The four of us, Sandee, two daughters, and yours truly, stayed in a house we rented that was perched high up on a hill about seven km from the main beach (Playa Guiones).  Our choice of villas created a unique, and ultimately great, vacation experience largely due to our being somewhat isolated.  It took about 40 minutes over bumpy dirt roads to get to pretty much anywhere interesting.  This locational inconvenience collided with a feeling of post-house moving exhaustion to create a unique form of locational stasis.  We were just too lazy to cope with leaving our house very much.  It had a little pool and some really pretty views, so the collective opinion of the family group was “why bother leaving.”  We were further cowed by the seemingly nearby cries of Howler Monkeys, which sounded an awful lot like velociraptors.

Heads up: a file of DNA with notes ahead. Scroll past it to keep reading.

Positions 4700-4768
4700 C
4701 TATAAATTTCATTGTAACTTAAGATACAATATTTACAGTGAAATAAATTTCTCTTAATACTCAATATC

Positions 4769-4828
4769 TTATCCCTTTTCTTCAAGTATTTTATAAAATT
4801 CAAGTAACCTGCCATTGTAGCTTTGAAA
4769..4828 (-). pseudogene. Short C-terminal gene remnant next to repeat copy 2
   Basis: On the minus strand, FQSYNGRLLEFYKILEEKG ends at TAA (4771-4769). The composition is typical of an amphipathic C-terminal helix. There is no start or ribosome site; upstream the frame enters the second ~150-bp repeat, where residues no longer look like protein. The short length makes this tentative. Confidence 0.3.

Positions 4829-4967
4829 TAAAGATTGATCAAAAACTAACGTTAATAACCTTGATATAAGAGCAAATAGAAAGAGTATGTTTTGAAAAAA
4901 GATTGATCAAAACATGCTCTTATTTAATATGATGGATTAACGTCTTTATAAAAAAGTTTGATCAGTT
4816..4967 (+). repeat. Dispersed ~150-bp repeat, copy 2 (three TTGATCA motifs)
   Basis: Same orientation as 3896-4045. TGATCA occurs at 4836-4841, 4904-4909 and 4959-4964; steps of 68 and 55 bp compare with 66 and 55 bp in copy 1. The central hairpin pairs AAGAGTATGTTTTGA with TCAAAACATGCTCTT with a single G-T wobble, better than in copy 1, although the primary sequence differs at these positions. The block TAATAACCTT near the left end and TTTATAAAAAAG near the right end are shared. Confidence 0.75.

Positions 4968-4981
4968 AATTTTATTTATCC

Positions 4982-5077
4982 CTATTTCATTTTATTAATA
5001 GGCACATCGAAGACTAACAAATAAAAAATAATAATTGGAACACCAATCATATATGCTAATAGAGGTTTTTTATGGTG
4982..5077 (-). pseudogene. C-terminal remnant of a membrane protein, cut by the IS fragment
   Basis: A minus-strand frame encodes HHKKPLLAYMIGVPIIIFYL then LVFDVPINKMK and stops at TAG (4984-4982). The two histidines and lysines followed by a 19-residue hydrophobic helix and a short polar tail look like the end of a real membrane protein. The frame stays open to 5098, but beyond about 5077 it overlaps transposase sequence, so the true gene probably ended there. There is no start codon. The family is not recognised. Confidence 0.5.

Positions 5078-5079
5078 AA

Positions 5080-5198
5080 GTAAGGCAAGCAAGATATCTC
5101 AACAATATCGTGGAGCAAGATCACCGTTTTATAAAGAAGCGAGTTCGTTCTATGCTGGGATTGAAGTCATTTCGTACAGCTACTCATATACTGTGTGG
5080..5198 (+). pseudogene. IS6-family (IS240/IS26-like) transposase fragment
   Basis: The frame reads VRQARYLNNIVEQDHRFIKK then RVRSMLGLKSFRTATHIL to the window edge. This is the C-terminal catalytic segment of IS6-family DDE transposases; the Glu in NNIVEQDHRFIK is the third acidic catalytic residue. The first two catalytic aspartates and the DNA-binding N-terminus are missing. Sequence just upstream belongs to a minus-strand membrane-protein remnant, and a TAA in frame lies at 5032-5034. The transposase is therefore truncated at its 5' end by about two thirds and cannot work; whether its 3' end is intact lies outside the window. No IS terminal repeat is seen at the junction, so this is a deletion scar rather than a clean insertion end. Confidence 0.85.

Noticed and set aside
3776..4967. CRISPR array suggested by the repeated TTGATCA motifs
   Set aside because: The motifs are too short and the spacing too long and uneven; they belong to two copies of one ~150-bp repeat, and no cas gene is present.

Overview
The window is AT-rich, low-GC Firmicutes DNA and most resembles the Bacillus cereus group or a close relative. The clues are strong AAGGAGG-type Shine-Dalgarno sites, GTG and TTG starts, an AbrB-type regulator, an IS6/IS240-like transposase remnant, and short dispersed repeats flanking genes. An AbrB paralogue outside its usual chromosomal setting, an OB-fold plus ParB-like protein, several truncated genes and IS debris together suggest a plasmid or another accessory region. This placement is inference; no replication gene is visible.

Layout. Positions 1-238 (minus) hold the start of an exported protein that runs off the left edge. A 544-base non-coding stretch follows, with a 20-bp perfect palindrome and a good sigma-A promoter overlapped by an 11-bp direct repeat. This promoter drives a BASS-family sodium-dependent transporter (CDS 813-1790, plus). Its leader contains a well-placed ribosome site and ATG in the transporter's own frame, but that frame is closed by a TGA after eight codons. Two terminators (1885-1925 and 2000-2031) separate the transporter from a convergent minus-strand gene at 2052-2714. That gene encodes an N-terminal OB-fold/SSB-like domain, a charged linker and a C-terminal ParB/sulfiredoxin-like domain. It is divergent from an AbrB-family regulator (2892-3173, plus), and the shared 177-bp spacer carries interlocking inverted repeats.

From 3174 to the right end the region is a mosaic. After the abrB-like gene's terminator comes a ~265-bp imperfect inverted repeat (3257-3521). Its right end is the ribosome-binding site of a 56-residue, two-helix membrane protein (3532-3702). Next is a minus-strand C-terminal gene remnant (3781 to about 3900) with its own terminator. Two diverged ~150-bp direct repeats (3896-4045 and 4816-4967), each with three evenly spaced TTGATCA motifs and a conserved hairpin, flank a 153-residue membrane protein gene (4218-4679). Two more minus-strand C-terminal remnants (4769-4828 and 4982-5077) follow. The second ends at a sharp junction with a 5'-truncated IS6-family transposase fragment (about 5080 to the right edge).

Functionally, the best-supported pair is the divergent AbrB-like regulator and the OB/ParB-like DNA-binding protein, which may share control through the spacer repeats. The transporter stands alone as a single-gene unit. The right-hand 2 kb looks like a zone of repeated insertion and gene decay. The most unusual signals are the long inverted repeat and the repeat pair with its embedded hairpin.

In addition to being isolated in the house, we also had the world’s worst internet connection.  It took what seemed to be an hour to download the Google homepage.  As a result, mindless electronic diversions were highly limited.  The upshot of all the above was that we spent considerable time TOGETHER as a family.  Anyone with teenage daughters knows well enough not to take this for granted.  In this way alone, it was one of the best vacations I could have hoped for.